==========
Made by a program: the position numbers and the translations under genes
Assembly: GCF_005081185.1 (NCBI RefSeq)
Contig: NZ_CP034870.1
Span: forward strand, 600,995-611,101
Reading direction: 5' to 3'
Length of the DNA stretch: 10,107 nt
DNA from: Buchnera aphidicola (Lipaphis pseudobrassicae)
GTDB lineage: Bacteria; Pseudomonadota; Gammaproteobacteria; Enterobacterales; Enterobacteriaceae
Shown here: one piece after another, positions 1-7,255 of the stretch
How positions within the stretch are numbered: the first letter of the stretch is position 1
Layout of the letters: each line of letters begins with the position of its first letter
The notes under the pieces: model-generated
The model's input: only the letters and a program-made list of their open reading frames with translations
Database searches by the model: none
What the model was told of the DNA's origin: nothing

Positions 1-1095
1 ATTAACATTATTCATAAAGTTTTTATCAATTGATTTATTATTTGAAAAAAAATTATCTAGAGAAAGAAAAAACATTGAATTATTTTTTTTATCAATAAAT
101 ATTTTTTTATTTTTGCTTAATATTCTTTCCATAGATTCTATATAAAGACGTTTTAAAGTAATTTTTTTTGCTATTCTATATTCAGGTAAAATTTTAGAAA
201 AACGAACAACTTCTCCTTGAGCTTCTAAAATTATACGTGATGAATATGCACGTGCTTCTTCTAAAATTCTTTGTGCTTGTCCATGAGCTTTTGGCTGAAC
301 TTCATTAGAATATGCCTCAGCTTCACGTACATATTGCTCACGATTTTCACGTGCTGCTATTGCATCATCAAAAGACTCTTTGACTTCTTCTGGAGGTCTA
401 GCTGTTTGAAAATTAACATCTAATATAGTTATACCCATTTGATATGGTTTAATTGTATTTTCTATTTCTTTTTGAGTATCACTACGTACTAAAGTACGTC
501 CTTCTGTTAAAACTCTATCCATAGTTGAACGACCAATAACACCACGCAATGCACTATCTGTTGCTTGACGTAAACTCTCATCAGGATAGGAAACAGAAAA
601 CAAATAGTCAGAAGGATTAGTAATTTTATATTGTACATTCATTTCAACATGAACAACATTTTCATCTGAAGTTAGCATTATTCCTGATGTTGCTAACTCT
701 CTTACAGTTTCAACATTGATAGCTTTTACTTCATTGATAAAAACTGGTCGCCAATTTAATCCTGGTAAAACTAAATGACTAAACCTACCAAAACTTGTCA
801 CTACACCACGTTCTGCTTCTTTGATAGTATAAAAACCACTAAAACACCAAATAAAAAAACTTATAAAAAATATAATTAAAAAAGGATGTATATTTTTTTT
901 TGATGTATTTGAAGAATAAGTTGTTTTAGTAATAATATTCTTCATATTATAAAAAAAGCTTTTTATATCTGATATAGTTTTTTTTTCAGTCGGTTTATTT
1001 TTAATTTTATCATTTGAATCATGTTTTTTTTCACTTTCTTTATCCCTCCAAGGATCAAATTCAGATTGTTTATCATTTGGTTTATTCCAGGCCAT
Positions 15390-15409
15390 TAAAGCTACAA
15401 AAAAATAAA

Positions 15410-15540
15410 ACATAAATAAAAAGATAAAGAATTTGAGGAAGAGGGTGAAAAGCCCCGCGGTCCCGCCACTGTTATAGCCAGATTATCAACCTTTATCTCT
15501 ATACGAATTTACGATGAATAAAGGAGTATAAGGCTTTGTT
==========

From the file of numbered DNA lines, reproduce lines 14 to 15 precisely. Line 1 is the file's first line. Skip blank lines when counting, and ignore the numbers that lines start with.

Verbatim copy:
Database searches by the model: none
What the model was told of the DNA's origin: nothing